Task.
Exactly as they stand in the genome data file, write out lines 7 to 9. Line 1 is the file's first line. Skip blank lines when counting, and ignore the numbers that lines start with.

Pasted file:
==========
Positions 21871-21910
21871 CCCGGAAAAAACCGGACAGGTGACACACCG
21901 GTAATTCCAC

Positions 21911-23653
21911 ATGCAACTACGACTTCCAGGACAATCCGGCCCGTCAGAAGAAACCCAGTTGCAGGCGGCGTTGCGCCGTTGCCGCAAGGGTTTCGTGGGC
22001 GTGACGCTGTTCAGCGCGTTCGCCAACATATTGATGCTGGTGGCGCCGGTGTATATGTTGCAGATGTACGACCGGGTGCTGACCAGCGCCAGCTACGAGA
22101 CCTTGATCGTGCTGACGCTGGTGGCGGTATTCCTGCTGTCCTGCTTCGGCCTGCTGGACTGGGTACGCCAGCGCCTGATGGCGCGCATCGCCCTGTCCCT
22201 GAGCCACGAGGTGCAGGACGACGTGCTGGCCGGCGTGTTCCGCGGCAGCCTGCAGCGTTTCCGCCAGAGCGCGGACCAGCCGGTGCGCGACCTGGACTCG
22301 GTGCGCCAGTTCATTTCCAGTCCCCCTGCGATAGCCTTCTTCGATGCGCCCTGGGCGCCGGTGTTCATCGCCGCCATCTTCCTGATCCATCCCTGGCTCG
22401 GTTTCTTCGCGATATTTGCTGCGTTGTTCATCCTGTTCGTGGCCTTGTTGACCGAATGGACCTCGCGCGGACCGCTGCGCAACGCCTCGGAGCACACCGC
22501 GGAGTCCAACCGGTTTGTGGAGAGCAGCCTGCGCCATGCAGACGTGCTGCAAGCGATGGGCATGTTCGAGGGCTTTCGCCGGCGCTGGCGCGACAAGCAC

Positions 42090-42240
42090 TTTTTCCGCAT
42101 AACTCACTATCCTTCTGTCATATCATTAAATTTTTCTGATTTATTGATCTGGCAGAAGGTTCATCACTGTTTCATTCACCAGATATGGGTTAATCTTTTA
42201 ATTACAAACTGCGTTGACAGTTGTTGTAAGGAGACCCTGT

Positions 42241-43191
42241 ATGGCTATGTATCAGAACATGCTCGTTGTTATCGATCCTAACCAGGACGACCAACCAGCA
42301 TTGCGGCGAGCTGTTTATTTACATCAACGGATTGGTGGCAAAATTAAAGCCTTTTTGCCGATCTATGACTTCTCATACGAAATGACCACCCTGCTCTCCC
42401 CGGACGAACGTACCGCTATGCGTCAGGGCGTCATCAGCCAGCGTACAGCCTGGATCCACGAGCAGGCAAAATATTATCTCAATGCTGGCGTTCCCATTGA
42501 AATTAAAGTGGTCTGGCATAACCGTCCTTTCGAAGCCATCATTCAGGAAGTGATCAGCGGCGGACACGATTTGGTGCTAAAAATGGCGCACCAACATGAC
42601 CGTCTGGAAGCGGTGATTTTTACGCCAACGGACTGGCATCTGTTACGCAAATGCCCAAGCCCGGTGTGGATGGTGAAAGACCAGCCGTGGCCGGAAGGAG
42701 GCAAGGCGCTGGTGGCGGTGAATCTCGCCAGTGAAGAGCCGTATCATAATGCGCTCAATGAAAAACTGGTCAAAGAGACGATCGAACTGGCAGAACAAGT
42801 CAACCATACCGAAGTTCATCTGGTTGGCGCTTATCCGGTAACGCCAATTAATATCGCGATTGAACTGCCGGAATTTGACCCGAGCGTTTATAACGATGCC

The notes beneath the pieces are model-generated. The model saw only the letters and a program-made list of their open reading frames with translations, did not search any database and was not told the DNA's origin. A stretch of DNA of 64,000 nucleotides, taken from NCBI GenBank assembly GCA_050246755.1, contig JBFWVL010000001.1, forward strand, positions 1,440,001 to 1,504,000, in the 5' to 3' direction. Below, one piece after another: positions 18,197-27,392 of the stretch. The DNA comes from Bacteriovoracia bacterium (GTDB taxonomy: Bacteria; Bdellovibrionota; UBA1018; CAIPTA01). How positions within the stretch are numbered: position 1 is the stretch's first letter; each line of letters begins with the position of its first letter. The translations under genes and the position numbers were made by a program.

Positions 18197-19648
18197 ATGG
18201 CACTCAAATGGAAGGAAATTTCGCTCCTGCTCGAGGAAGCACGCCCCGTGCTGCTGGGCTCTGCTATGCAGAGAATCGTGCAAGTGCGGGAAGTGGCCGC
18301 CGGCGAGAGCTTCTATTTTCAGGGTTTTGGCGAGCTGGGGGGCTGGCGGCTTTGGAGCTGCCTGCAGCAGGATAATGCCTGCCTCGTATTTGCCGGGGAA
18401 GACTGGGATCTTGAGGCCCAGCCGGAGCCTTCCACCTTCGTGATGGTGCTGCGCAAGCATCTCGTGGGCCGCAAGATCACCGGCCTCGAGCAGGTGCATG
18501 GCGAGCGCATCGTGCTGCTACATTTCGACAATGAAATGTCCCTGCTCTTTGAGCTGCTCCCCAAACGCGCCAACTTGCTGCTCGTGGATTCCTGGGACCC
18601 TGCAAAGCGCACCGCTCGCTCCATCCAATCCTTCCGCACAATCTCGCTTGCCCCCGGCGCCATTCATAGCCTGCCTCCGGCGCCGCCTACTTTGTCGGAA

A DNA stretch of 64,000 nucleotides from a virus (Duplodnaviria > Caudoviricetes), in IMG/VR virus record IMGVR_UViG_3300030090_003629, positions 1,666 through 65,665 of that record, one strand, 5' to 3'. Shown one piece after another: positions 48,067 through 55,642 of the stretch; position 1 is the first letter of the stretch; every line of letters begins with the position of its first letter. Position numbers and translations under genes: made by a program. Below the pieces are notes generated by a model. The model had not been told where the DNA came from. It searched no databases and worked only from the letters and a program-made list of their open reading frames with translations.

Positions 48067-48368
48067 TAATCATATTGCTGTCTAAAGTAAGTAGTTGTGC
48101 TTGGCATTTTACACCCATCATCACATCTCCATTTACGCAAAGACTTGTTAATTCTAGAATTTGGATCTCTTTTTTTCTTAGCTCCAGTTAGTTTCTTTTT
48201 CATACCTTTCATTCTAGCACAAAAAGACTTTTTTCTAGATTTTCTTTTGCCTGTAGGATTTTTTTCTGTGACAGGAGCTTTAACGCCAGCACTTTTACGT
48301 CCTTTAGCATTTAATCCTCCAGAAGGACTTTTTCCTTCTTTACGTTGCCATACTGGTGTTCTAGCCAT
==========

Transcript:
22101 CCTTGATCGTGCTGACGCTGGTGGCGGTATTCCTGCTGTCCTGCTTCGGCCTGCTGGACTGGGTACGCCAGCGCCTGATGGCGCGCATCGCCCTGTCCCT
22201 GAGCCACGAGGTGCAGGACGACGTGCTGGCCGGCGTGTTCCGCGGCAGCCTGCAGCGTTTCCGCCAGAGCGCGGACCAGCCGGTGCGCGACCTGGACTCG
22301 GTGCGCCAGTTCATTTCCAGTCCCCCTGCGATAGCCTTCTTCGATGCGCCCTGGGCGCCGGTGTTCATCGCCGCCATCTTCCTGATCCATCCCTGGCTCG